8. Would you drop or add anything from the Ten Commandments, especially from those that have to do with human beings? Or, do you agree, as the author states, that in considering these commandments, "Both believer and unbeliever are brought to heel" [p.143]?

9. Discuss the idea that anti-Semitism has its source in hatred of God and hatred of the unyielding Ten Commandments--a hatred that the hater must hide from him or herself [p. 153].

10. The Bible shows us that God's fire "will perfect us, will not destroy" us. How is understanding and accepting this different from having a fateful, cyclical vision of the world?

11. Several times in the book, the author refers to the struggles of black slaves in the American South as similar in some ways to the struggles of the Israelites. Discuss the historical and current relationship between African/Americans and Jews.

12. Discuss the change from the early Israelite's "theocratic democracy" to earthly monarchy, with the anointing of Saul as king.

13. David, the poet, the leader, is a very flawed king and man. How is this part of his strength and appeal? In what ways does God's relationship with humans change and deepen as a result of David's story?

14. Discuss the personal emotion in the Psalms and the great change this signals from previous writing.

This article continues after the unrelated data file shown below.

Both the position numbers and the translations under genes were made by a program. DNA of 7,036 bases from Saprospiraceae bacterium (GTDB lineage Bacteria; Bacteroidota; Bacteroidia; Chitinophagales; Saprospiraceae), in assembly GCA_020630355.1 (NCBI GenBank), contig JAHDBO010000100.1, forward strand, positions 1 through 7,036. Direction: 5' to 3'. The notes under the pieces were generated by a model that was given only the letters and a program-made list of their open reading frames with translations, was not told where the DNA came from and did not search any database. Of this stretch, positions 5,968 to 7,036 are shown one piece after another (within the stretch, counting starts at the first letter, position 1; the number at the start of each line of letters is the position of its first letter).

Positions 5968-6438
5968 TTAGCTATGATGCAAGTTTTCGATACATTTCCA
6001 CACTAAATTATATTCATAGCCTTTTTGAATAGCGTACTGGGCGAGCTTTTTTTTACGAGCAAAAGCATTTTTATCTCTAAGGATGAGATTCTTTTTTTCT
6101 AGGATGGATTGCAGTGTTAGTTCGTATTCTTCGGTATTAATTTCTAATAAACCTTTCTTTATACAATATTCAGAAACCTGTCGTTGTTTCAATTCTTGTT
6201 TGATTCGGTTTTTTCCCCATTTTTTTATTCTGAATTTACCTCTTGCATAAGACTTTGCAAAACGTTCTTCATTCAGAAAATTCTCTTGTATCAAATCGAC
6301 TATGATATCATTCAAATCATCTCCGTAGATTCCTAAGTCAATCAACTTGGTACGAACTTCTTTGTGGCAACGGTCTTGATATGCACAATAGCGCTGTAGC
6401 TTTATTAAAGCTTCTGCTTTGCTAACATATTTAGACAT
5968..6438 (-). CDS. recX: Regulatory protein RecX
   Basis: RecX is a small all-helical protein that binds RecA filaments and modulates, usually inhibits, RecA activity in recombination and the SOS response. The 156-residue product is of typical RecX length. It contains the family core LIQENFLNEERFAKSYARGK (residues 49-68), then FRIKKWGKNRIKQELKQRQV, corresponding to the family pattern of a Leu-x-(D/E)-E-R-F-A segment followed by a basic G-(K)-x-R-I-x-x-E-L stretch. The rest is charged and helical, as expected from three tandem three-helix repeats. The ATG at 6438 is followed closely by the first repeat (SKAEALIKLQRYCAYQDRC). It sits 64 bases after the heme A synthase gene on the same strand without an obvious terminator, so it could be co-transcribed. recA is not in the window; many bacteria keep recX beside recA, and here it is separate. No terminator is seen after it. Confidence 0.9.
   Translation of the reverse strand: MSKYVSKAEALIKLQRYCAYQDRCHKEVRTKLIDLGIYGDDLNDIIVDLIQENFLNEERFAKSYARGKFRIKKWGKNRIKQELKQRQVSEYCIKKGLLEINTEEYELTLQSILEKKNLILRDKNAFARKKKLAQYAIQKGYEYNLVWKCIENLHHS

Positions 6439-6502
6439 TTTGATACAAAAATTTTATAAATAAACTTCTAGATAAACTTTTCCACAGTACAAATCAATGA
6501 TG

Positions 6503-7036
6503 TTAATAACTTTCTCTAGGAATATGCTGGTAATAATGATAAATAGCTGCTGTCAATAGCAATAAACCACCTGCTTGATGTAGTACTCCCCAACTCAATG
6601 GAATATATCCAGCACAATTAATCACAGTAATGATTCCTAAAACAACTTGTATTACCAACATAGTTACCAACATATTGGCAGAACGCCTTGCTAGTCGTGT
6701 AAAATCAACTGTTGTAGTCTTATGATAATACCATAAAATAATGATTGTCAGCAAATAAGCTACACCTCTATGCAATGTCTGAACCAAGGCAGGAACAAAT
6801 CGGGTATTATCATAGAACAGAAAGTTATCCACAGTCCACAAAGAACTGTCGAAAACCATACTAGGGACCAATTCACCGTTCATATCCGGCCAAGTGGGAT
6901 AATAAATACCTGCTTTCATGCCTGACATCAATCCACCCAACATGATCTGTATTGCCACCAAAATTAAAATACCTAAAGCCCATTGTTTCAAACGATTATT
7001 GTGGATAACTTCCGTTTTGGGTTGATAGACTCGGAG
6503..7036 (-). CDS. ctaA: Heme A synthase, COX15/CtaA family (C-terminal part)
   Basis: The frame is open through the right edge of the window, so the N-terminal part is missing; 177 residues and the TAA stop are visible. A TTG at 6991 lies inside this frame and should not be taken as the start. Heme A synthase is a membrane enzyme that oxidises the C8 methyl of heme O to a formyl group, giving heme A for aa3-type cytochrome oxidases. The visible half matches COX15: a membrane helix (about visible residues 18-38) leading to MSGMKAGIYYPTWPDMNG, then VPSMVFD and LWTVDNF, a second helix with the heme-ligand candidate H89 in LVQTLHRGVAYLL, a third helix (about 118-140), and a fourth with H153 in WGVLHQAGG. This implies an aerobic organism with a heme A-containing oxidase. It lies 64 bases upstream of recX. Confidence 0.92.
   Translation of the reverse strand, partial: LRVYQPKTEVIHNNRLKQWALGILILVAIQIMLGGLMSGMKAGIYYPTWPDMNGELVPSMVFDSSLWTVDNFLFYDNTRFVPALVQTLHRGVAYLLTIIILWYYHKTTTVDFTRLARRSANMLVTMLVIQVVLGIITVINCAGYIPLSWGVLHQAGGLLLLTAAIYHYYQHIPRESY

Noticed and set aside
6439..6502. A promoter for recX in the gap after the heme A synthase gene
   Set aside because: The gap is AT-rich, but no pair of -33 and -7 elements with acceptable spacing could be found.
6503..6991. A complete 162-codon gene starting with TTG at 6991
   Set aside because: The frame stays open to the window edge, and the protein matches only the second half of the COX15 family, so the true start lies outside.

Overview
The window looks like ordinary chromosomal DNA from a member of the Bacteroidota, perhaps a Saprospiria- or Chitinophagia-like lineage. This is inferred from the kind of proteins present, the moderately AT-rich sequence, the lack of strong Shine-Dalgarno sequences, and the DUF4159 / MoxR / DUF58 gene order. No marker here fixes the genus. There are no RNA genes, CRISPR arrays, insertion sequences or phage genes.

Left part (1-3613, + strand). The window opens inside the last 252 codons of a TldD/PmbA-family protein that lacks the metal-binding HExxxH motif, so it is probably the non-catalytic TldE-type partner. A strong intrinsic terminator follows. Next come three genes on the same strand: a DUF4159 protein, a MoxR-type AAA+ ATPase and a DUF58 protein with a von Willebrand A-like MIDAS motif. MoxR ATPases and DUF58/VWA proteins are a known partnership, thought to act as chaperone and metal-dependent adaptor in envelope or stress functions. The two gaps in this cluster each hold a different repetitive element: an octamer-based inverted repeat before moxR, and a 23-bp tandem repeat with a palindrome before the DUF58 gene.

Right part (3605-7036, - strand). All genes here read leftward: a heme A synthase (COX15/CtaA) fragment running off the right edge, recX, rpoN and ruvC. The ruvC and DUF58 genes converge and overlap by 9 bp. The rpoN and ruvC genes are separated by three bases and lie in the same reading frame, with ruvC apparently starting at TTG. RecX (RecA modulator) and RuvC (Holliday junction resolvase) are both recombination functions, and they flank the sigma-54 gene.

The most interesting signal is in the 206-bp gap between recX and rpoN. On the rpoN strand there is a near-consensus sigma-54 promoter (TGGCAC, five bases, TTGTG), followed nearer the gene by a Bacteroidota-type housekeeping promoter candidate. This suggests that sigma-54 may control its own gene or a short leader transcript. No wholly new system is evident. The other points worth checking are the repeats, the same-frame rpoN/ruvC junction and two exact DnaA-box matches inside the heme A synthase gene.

15. Creative energy became diluted from generation to generation in the House of David. Do you see this in modern-day examples also? What can we do to guard against it?

16. Discuss the change from prophet/leader as in Moses, to priest/prophet as in Samuel, to priests/politicians who don't speak any disruptive truths, to the outsiders (Elijah and Hosea) as the ones who hear and speak God's words, and finally to Isaiah, yet another kind of prophet.

17. Elijah hears the "still, small voice" on the mountainside. Discuss the physical manifestations of God in the Torah.

For Discussion: The Hinges of History Series

1. Each book gives a piece that helps complete the picture of who we are, of our history, of our humanity and acts as a piece in a puzzle. How effective is this type of a reckoning of our past?

2. The author did not write the books in his series in strict chronological order. Instead he traces large cultural movements over many centuries. How does this choice affect the understanding of each book as a piece in the puzzle? Or as an individual work?

3. In his books, the author gets inside the heads and hearts of his subjects, using a very close third-person point of view. How does this choice strengthen his premise? Does it have limitations?

4. The author is Roman Catholic. Is he able to present these histories without being biased by his Catholicism? Does one's religion (or lack of it) necessarily constrict or color one's view?

5. Discuss the nature and history of the Irish and the Jews as read in these books. What are their ambitions, their differences? How do they differ from the Romans and the Greeks in all three books?